European Council on Foreign Relations – Jeremy Shapiro / Trump’s meaningless NATO spending debate
- There are good reasons for European countries to spend more on defence, as they are already doing. But the European response to Trump’s histrionics over spending is nearly irrelevant to how his administration will treat NATO.
- Trump does not want to solve the burden-sharing problem. On the contrary, he wants to use Europeans’ collective sense of guilt over their lack of spending, as well as the European fear of American abandonment, to gain concessions on what really matters to him: reducing the American trade deficit.
- Europeans need to get their house in order in defence. But that effort has little to do with symbolic defence spending targets and even less to do with the impossible task of satisfying Trump. Rather, they should focus on creating a truly independent defence capability.
- To persist in the long term, the transatlantic alliance needs equality in negotiation much more than it needs equality in spending. Effective bullying can perhaps create some wasteful defence spending, but it cannot create a new transatlantic bargain that will preserve that essential solidarity.
Brookings – David Dollar / The future of the U.S.-China trade war
- The US has been putting in place the most extensive import protection since the disastrous Smoot-Hawley tariffs in the 1930s.
- China is at the end of many global value chains, which include inputs from the US, Japan, South Korea and Taiwan. Some of the pain from the US tariffs will hit these other economies, not China.
- Still, the trade war comes at a bad moment in China’s cycle. The authorities have been tightening financial conditions and trying to rein in financial risks, so that the economy is slowing, even before it takes a hit from trade.
- US tariffs create uncertainty in the world and one result is that capital flows out of other economies to the US. In the short run, this raises the value of the dollar and largely undoes the protection.
- By 2019, the negative effects of the protection in the US are likely to be stronger while the influence of the fiscal stimulus wanes.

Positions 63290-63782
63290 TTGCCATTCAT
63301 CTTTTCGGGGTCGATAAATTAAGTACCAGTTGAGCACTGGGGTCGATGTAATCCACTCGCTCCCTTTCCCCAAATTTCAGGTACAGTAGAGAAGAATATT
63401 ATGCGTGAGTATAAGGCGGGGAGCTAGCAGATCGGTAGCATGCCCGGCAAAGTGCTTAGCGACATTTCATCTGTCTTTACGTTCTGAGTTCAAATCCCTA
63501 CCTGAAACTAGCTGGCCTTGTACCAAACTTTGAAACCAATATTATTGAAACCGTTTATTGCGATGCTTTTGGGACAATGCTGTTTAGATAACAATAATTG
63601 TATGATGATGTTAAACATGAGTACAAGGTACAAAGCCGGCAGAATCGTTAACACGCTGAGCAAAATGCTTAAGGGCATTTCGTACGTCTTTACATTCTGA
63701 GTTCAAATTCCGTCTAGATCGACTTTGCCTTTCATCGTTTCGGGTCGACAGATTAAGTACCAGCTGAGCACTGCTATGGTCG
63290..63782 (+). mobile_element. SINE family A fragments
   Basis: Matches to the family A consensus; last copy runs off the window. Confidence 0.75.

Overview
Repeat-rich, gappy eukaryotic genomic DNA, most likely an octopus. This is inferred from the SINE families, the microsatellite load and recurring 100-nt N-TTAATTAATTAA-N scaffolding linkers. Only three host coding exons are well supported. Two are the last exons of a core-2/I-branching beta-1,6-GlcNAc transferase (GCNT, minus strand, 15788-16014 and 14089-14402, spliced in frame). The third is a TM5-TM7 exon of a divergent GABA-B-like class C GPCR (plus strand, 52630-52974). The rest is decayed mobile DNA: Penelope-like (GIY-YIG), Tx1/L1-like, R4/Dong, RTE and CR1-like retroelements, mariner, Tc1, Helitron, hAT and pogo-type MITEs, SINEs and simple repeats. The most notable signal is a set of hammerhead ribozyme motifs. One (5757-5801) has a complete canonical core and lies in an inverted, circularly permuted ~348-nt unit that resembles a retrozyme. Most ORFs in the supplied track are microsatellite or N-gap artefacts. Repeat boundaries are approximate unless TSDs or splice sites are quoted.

The New York Times – Jamie Condliffe / Developing countries may need their own strategies to cope with job-taking robots
- A new study by economists Lukas Schlogl and Andy Sumner of King’s College London suggests that most strategies to help workers displaced by robots, some of which look promising, have so far been devised for developed nations and may not translate to the developing world.
- There is a consensus that routine tasks that don’t require emotional intelligence, complex human reasoning, or creativity will gradually be filled by robots and artificial intelligence. That poses particular concern for developing countries, where there are typically larger pools of unskilled labor.
- Developing countries are likely to feel unable to implement constraints on automation, for fear of companies or even entire sectors relocating to regions where the use of robots isn’t penalized.
- Retraining would be hard to implement in developing nations because they typically have limited education sectors in place through which to deliver it. And a universal basic income would be hard to finance in developing countries.
Politico – Energy Visions / Has China replaced America as Europe’s climate partner?
- In light of the US Administration’s retreat from global climate action, are the EU and China the new “power couple”? Energy Visions put that question to POLITICO readers. In total, 77 percent of respondents said yes, while 22 percent said no.
- Asked who the EU should look to for inspiration and new ideas outside Europe, 41 percent said China, while only 13 percent said the US, and 15 percent saw Canada as a more inspirational source of climate ideas.
- Meanwhile, 80 percent of respondents said they see China’s technological advancement as an opportunity for Europe, while only 20 percent saw it as a threat.
- Despite China’s high-level commitment to the Paris climate agreement, there is still some skepticism about whether China will meet its Paris targets: 69 percent said they expect the goals to be met, while 31 percent said they did not.
The selected pieces do not necessarily reflect the views of Javier Solana and ESADEgeo. The summaries above may include word-for-word excerpts from their respective pieces.